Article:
Henry Walsh, Judge Superior Court County of Ventura (Super. Ct. No. 56-2010-00378817-CU-OR-VTA)
The opinion of the court was delivered by: Yegan, J.
Some appeals are filed to delay the inevitable. This is such an appeal. It is frivolous and was " 'dead on arrival' at the appellate courthouse." (Estate of Gilkison (1998) 65 Cal.App.4th 1443, 1449.)
Jane Brown was/is in default on a home mortgage. Foreclosure proceedings were commenced and she filed suit to prevent the sale of her home. She appeals from a June 8, 2011 order dissolving a preliminary injunction and allowing the sale to go forward. This was attributable to her failing to deposit $1,700 a month into a trust account as ordered by the trial court. The preliminary injunction required that the money be deposited in lieu of an injunction bond. (Code Civ. Proc., § 529, subd. (a).)
In her opening brief appellant claims that the order dissolving the injunction is invalid because it issued "ex parte." After calendar notice was sent to him, trial and appellate counsel, Jason W. Estavillo, asked that we dismiss the appeal. We will deny this request. We will affirm the judgment and refer the matter to the California State Bar for consideration of discipline.
Facts and Procedural History
In 2010 appellant defaulted on her $480,000 World Savings Bank FSB loan secured by a deed of trust.*fn1 Wachovia Mortgage, a division of Wells Fargo Bank NA (respondent) recorded a Notice of Trustee's Sale on May 12, 2010. The trustee's sale was postponed to August 9, 2010.
Appellant sued for declaratory/injunctive relief on August 5, 2010. The trial court granted a temporary restraining order to stop the trustee's sale. On September 7, 2010, the trial court granted a preliminary injunction on condition that appellant deposit $1,700 a month in a client trust account in lieu of a bond.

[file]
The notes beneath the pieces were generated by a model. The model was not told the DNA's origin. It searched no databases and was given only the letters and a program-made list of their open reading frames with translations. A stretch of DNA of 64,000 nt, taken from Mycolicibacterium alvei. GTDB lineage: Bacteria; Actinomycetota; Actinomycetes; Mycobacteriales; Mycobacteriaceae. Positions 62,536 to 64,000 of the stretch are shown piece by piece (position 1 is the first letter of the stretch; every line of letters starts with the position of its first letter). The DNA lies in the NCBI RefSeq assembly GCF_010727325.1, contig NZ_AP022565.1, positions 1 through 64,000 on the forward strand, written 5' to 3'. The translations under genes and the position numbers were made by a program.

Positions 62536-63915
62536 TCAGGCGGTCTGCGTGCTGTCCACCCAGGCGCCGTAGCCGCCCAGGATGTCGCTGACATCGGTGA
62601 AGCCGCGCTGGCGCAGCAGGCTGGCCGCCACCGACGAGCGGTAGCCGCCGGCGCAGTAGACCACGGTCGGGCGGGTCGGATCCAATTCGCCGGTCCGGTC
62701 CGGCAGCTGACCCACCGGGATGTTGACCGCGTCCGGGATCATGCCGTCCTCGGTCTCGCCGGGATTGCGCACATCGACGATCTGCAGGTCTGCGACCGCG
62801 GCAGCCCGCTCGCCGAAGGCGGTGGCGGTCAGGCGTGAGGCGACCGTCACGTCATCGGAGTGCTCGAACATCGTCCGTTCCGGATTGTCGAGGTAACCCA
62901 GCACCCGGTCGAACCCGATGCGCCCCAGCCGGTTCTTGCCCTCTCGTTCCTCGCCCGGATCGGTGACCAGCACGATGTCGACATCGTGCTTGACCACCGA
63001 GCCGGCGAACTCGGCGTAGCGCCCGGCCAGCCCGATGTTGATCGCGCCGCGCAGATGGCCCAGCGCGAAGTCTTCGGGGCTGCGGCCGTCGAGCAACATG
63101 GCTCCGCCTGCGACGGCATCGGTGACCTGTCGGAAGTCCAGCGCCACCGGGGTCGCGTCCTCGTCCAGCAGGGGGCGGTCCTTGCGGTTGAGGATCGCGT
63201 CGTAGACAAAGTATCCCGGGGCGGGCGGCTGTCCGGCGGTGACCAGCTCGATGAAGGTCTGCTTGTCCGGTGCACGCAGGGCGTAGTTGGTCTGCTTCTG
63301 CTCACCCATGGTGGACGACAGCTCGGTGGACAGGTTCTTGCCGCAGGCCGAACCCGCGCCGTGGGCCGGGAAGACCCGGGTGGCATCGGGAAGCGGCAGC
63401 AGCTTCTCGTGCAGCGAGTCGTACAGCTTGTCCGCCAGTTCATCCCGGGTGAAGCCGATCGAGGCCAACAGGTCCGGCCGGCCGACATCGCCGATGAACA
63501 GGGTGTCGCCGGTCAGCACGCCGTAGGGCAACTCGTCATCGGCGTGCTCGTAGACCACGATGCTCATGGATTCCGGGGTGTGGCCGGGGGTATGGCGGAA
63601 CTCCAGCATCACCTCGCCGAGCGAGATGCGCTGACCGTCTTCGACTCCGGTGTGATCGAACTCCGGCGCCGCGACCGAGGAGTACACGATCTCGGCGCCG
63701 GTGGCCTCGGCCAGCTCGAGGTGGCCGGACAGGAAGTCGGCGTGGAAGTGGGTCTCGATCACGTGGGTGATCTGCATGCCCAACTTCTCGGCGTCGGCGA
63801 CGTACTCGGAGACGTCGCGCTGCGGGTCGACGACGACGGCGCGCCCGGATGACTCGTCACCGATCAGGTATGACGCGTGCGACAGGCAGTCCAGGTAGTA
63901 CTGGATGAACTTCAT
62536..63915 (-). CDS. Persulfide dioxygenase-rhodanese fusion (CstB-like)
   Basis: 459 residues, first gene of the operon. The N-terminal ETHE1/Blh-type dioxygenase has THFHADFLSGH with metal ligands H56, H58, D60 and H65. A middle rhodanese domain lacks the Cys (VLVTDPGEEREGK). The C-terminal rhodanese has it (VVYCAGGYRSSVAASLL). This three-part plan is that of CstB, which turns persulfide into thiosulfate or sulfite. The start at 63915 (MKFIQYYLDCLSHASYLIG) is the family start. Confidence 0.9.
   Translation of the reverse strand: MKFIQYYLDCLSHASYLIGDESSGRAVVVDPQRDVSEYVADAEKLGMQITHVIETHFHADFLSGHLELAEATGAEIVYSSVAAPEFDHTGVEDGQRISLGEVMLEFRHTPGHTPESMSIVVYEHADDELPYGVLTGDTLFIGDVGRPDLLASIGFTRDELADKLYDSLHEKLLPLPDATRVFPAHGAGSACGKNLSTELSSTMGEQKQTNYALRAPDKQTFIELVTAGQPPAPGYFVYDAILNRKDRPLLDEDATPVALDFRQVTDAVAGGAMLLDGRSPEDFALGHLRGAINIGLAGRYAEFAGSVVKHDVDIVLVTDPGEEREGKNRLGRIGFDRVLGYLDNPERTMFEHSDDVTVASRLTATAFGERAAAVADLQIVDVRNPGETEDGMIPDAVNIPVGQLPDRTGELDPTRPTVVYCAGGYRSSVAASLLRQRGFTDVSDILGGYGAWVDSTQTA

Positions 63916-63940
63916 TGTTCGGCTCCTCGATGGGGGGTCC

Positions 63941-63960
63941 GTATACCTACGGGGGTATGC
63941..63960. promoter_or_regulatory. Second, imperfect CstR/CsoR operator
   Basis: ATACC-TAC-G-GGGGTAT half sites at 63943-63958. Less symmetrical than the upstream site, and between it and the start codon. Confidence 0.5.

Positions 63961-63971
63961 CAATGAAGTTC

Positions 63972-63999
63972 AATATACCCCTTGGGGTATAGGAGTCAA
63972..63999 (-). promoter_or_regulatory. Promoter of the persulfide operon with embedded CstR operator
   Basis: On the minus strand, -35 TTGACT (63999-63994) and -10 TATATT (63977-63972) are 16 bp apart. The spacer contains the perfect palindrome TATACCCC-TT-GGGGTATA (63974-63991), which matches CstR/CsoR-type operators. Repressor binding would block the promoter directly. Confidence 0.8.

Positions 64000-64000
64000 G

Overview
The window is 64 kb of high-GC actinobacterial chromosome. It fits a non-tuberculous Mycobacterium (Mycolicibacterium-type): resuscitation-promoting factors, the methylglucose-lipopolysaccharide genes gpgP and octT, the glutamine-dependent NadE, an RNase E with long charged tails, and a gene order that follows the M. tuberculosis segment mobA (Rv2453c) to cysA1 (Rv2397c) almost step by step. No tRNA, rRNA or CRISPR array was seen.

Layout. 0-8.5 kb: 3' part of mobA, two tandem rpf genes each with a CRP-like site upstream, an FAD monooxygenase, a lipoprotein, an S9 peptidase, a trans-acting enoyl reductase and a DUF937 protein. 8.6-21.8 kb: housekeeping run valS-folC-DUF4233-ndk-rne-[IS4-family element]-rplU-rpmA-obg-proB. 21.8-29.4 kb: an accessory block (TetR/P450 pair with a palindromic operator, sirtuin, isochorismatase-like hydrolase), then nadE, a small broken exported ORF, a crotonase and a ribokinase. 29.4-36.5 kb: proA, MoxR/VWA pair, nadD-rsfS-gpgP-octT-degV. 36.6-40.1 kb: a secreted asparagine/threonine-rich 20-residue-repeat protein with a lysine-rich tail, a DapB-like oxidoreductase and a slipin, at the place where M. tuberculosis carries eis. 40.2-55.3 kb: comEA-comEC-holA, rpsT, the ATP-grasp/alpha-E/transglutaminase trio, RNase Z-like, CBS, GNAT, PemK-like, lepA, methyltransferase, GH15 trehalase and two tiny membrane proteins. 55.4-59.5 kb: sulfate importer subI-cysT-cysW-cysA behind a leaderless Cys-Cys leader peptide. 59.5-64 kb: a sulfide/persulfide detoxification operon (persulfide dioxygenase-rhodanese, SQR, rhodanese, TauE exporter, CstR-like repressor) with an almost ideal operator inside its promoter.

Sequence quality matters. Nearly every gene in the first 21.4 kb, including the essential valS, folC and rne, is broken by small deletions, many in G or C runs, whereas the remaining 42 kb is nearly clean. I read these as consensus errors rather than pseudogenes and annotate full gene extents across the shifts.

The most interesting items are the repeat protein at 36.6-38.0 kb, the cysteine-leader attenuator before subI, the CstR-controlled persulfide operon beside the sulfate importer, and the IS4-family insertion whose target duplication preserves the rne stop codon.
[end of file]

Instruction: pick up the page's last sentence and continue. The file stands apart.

On June 2, 2011, respondent filed an ex parte application to dissolve the preliminary injunction because appellant had not made a single payment. It argued that "we're facing a deadline under the trustee sale date of next week. And we have no reason to believe these payments . . . will be made. She has not paid anything on her mortgage in over two years. There is no reason to believe she's going to make this payment. It's all been simply a delay tactic."
Appellant, represented by Mr. Estavillo, appeared at the June 3, 2011 ex parte hearing and argued that the proposed order should not issue ex parte. The trial court agreed, set a June 8, 2011 hearing date, and told appellant's trial counsel "to scramble on this. Find out from your client what she has done or hasn't done. And I should tell you that one of the myths that sometimes creeps into this [type of] case is that if the plaintiff is successful, they end up with a free house. It doesn't work that way." Counsel told the court that he would "make sure" the payments would "get made."
On June 7, 2011, appellant filed opposition papers but failed to explain why the money was not deposited in lieu of a bond. Respondent argued that appellant has "not complied with the preliminary injunction. They have not made a payment. There is nothing in there about their ability to make the payment . . . . They have defied [the] court order since December and they continue to do so."
The trial court dissolved the preliminary injunction and signed the proposed order. The June 8, 2011 order provides: "The foreclosure sale scheduled for June 10, 2011 may go forward as scheduled."
On June 8, 2011, appellant filed a notice of appeal. The filing of the notice of appeal works as a "stay" of the trial court's order and stops the trustee's sale. (Code Civ. Proc., § 916, subd. (a); Royal Thrift & Loan ...